Whitefronts fill in the gaps when duck won't fly
Global warming, shifting weather trends, the moon being out of alignment with Orion's belt and his pants falling off — I don't care what you believe is causing this crazy weather. Bottom line, it's been too dang hot for December.
Duck hunters tolerate warm weather during early teal season, but it's downright unwelcome after Thanksgiving. If you add cloud cover and subtract wind, you have the algorithmic equivalent of a waterfowler's nightmare. That's been the way of the world lately, at least in my neck of the woods — stale local ducks, migrators still hanging up north, and my wool long johns continue to feed the local moth population.
With the rain, clouds and heat playing a dominant role in our weather forecasts, teal have been making up most our meager limits. Of course, that majority has been about as heavy-handed as the last presidential election, so we don't have anything to brag about.
A typical morning usually goes like this:
Check the blind for snakes.
Call to ducks.
Watch ducks ignore calls and fly away.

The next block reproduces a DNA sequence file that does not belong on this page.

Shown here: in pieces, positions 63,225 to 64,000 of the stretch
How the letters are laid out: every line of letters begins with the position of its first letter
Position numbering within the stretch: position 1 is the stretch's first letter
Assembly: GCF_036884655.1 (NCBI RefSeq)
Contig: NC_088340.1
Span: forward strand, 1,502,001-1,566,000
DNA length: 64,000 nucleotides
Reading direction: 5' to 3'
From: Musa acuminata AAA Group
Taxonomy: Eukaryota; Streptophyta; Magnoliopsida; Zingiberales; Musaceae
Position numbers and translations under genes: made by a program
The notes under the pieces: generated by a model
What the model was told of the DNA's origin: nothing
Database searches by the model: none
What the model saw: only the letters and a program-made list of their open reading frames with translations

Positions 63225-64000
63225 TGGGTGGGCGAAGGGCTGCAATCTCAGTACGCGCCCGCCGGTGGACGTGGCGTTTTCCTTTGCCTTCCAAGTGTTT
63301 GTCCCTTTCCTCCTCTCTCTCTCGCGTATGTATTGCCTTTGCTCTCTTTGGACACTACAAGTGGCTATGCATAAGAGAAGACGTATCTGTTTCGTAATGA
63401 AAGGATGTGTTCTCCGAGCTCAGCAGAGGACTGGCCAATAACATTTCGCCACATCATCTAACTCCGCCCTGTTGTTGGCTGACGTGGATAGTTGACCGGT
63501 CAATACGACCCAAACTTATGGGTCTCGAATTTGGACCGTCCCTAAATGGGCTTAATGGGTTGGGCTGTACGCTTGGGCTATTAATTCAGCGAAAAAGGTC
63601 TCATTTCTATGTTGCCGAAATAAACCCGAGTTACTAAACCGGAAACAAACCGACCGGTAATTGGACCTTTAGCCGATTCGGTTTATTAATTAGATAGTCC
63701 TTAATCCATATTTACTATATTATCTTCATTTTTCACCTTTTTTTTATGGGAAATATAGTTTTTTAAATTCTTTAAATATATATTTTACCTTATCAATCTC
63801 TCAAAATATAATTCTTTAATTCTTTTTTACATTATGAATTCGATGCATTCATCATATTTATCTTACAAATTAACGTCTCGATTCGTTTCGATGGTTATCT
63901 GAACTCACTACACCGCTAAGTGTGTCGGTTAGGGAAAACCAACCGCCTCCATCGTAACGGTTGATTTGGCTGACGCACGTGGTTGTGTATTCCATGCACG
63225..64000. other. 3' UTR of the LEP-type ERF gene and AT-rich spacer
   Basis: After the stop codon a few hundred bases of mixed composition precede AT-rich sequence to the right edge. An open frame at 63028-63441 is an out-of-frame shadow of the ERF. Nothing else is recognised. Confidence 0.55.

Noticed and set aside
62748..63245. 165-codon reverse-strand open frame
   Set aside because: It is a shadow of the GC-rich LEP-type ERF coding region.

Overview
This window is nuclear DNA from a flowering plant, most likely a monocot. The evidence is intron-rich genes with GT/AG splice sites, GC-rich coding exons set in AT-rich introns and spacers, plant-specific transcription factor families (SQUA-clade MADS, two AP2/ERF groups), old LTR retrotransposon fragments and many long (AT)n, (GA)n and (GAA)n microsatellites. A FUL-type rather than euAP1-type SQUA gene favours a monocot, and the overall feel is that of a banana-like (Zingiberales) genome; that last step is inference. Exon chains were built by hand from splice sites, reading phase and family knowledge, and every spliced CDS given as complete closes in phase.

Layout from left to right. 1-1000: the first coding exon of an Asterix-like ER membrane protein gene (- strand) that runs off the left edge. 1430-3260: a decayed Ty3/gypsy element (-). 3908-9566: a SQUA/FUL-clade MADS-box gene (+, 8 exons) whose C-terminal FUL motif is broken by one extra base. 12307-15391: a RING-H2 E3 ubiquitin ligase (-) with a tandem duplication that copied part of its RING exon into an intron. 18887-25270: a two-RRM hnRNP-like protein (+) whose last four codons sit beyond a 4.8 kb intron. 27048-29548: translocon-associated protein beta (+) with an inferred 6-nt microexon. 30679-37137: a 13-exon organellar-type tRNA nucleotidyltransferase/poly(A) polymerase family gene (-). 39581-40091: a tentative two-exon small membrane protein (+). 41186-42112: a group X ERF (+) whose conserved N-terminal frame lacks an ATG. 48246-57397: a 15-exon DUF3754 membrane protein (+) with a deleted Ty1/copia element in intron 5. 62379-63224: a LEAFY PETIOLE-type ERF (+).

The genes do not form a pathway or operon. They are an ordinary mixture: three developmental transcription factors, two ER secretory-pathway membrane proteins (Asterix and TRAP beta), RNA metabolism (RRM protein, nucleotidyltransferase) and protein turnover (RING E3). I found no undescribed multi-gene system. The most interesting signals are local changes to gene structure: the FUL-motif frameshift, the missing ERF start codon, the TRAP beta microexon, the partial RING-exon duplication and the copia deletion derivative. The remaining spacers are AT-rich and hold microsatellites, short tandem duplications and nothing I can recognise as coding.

What is the definition of insanity again?
During the past couple of days, however, the specks (white-fronted or specklebelly geese, for those of you who might not know) have been showing up. Not in big numbers, but enough to make things interesting. The first group we saw this season came in low over the tree line at about 9 a.m., just as we were about to call it a hunt and head to Waffle House. It's amazing at such times how difficult it is to put your hands on the correct one of three calls on your lanyard. That morning, there were three goose calls between four of us in the blind, and nobody could muster a quick grip. Finally, someone started calling, and the specks turned and, without much hesitation, dropped in to inspect the three specklebelly decoys placed a short distance from our duck spread. Everyone shot well, and the trio found their way to the strap with the help of some eager retrievers.
So, during the past few days, the duck hunting has been abominably slow, but we've had just enough specks working to make for some dandy mornings. I'm not a world-class specklebelly caller or hunter. Neither are my friends, and I'm fairly certain they're OK with me saying that. Nonetheless, we can blow a call reasonably well and usually shoot just well enough to add a few specklebellies to the strap. That's enough to keep us going day after day until the greenheads, pintails and rest of the lot show up.
I wish they'd hurry up.